Assets continue flowing into passive investing products, but some industry insiders worry that the popularity of index investing could be destabilizing the underlying stock market, Barron’s writes.
Number of Indexes Rises as Number of Stocks Falls
The passive vs. active debate has been heating up recently as active managers underperform benchmarks while the indexes keep reaching new highs, the publication writes. It’s no wonder then that investors continue taking their money out of actively managed products and steering them toward passive products, according to the publication. Through May, passive mutual funds and exchange traded funds pulled in $338 billion, according to Morningstar, and at this pace the inflows for 2017 could be close to double what they were in in 2015, Barron’s writes.
Meanwhile, the number of indexes has jumped from 1,000 a decade ago to 6,000 today, according to the publication. The number of stocks in the Wilshire 5000 Total Market Index, however, plunged from 7,562 in 1998 to 3,599 today, Barron’s writes.
And this phenomenon could be distorting and destabilizing the market, particularly combined with the narrow trading volume in stocks, which remains 30% lower than it was in 2009, according to the publication. For one thing, by virtue of the product’s design, buyers of cap-weighted indexes invest in overweight stocks rather than underweight ones, Barron’s writes. What’s more, index fund investors stand to ride a bear market down all the way, as opposed to active managers who can diversify or go to the safety of cash, according to the publication. Meanwhile, stocks with the most shares held by passive funds are also significantly more volatile, Barron’s writes.
It’s hard to determine the point when passive investing puts the markets in peril, according to the publication. Markets in Japan are doing just fine even though passive strategies account for 67% of the assets, Barron’s writes. That figure is still just 37% in the U.S., according to the publication.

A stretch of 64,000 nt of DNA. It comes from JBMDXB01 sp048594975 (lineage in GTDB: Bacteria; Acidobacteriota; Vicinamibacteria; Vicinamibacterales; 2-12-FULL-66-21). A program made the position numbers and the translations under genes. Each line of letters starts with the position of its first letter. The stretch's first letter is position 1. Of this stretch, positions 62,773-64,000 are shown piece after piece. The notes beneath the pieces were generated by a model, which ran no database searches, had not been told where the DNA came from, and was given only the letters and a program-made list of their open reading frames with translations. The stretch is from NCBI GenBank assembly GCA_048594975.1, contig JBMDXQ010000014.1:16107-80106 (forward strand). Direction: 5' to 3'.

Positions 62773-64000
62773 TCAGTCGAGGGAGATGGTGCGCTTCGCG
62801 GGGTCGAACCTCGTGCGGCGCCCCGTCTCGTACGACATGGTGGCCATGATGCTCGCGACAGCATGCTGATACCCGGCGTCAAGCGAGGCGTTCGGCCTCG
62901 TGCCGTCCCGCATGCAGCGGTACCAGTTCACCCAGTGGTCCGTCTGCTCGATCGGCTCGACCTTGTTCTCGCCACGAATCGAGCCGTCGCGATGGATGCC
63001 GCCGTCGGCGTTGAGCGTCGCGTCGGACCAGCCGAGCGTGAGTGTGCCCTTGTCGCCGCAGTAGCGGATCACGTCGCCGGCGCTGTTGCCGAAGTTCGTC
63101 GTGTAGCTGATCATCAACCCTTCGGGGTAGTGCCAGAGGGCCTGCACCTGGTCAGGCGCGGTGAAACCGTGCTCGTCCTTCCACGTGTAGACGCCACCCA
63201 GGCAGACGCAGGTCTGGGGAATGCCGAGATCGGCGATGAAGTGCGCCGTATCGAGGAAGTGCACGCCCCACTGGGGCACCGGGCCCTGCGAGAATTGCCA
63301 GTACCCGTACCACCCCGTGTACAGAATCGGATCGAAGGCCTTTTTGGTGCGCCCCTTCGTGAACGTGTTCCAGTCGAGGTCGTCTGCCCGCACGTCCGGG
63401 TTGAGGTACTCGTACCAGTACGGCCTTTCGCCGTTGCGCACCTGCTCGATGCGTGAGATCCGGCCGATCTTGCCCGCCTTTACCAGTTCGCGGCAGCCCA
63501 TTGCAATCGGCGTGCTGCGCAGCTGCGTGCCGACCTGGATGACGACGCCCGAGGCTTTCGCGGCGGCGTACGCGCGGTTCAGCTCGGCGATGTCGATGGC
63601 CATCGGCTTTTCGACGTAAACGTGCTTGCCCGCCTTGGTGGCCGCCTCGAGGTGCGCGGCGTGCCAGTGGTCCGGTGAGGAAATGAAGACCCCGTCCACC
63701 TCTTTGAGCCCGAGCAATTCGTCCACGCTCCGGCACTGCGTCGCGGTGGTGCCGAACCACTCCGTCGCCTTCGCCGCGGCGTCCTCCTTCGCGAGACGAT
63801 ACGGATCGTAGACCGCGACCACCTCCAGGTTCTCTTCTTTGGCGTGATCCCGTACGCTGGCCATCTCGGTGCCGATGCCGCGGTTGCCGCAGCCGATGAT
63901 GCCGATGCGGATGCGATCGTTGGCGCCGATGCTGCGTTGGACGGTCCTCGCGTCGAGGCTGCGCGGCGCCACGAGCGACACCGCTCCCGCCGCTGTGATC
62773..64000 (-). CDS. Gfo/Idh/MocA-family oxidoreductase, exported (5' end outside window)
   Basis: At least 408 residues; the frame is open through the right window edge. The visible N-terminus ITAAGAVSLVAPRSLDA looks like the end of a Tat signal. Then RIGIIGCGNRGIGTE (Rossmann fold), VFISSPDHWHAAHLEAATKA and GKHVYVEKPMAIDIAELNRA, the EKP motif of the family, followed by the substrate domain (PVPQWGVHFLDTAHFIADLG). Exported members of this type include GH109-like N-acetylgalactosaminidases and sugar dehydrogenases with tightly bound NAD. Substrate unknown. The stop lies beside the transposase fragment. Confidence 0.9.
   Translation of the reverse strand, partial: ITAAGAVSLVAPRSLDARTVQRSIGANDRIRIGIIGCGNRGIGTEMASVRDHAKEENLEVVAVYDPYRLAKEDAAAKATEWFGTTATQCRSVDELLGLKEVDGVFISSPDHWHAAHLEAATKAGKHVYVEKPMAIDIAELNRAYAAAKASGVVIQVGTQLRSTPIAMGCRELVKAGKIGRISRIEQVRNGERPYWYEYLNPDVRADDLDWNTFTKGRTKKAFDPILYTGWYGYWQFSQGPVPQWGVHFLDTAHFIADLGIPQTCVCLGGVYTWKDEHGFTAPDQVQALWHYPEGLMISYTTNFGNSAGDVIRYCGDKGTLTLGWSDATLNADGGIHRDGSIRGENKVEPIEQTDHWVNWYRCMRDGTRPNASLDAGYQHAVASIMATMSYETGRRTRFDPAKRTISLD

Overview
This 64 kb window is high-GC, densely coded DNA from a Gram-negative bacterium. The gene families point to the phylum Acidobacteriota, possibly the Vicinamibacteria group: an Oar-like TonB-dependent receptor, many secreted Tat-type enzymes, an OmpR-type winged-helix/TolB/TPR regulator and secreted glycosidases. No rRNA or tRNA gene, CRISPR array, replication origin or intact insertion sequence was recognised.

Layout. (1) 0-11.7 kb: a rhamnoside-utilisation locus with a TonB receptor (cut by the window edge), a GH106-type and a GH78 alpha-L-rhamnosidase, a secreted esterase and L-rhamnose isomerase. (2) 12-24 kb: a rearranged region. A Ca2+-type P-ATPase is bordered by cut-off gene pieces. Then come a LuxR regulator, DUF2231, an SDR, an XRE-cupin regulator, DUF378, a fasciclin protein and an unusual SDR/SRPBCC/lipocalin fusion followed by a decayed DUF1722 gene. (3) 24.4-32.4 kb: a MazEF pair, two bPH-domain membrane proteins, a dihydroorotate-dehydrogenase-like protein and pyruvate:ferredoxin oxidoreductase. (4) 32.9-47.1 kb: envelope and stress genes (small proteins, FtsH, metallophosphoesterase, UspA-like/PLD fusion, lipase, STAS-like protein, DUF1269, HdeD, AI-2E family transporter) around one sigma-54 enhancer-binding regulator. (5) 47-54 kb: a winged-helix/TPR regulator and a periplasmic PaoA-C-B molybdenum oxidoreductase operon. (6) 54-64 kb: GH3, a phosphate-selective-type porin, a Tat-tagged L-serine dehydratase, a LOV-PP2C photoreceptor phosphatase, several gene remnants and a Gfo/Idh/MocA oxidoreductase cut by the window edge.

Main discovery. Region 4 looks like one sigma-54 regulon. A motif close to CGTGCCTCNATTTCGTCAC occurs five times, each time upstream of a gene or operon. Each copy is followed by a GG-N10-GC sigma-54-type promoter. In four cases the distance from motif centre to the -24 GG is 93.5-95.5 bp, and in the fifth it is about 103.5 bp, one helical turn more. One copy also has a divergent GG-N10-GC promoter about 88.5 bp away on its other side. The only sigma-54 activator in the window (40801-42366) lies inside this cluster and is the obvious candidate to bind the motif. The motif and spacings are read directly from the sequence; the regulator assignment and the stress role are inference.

On the other hand, many people thought subprime mortgages couldn’t really affect the housing market, and certainly not the entire financial system, when they made up 23.5% of mortgage originations in 2006, Barron’s writes. And there could be parallels between the popularity of passive investing and the credit crisis, Aaron Brask, a former Barclays strategist now running his own investment management firm, tells the publication.
“When investors stopped conducting their own due diligence and started relying on rating agencies, it opened the door for capital misallocation, and ultimately culminated in the credit crisis,” he tells Barron’s.
There’s some indication that active managers are making a comeback, however. While $343 billion flowed out of active funds last year, this year, it’s slowed to a trickle, with just $6 billion leaving active funds thus far, according to the publication. Meanwhile, more than half of large-cap fund managers outperformed their benchmarks in June, Barron’s writes. That was the fourth month in a row, which is the longest winning streak they’ve had since 2009, according to BofA Merrill Lynch data cited by the publication.